Teachers work a lot. In fact, many teachers work well beyond their contracted hours grading papers, planning lessons, and overseeing extracurricular activities. Add in trying to spend time with a spouse or raise children and it becomes clear that there just aren’t enough hours in the day. For teachers, anything that can save a little time can be life-changing. If you find yourself giving up sleep or foregoing fun activities to get classroom work done, try some of the time-saving tips for teachers below to gain a little more margin in your life.
Embrace the 40 Hour Workweek
Many teachers have taken on Angela Watson’s 40 Hour Teacher Workweek which focuses on strategies to help keep school at school and allows teachers to spend more time with their families and friends. There’s always a waitlist to join the latest cohort, but you don’t have to officially join the movement to try it out. Look for Facebook groups and blogs from teachers who have taken on the challenge and start by implementing some of their strategies.
The more routines you have in place in your classroom and at home, the less time you have to spend planning. For example, maybe you always teacher grammar on Wednesdays or your students spend every Friday brushing up on their math facts. At home, you can plan to eat pizza every Friday or tacos every Tuesday and be sure to always have the ingredients on hand (or a delivery app on your phone) ready to go.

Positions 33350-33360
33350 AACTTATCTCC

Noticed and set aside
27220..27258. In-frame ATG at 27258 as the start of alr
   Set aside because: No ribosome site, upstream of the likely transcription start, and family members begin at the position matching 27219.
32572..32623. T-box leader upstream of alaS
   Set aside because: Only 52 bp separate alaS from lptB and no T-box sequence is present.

Stop Reinventing the Wheel
While it’s true that every group of students has different needs, that doesn’t mean that you need to write an entirely new curriculum every year. If you have lessons that have consistently worked well, keep using them rather than trying to come up with something fun and new. And remember that you don’t have to have an exciting, fun lesson every day. In fact, spacing out the exciting lessons and filling the time in between with practice opportunities and reinforcement can help improve student retention.
Additionally, don’t feel like you have to create everything yourself. Did you see the perfect rubric or slideshow presentation online? Use it. If you find the perfect resource on TeachersPayTeachers, buy it. You don’t have to feel bad because you didn’t create it yourself. Sites like HelpTeaching.com exist to help teachers save time by providing worksheets, video lessons, and other activities for their classrooms.
Get Digital Assistance
In today’s digital world there are tons of resources designed to save teachers time. You can keep up with an entire class of parents at once by using a service like Remind or quickly log behavior issues (positive and negative) with Class Dojo. There are also numerous Word, Excel, and Google templates designed to make record-keeping easier.
If you teach online for a service like VIPKid or have to keep detailed notes about your students and their performance, consider signing up for a service like Feedback Panda. Their templates make it easy to record student progress, write detailed course notes, and quickly review critical information about students.
Pay Attention to When and What You Grade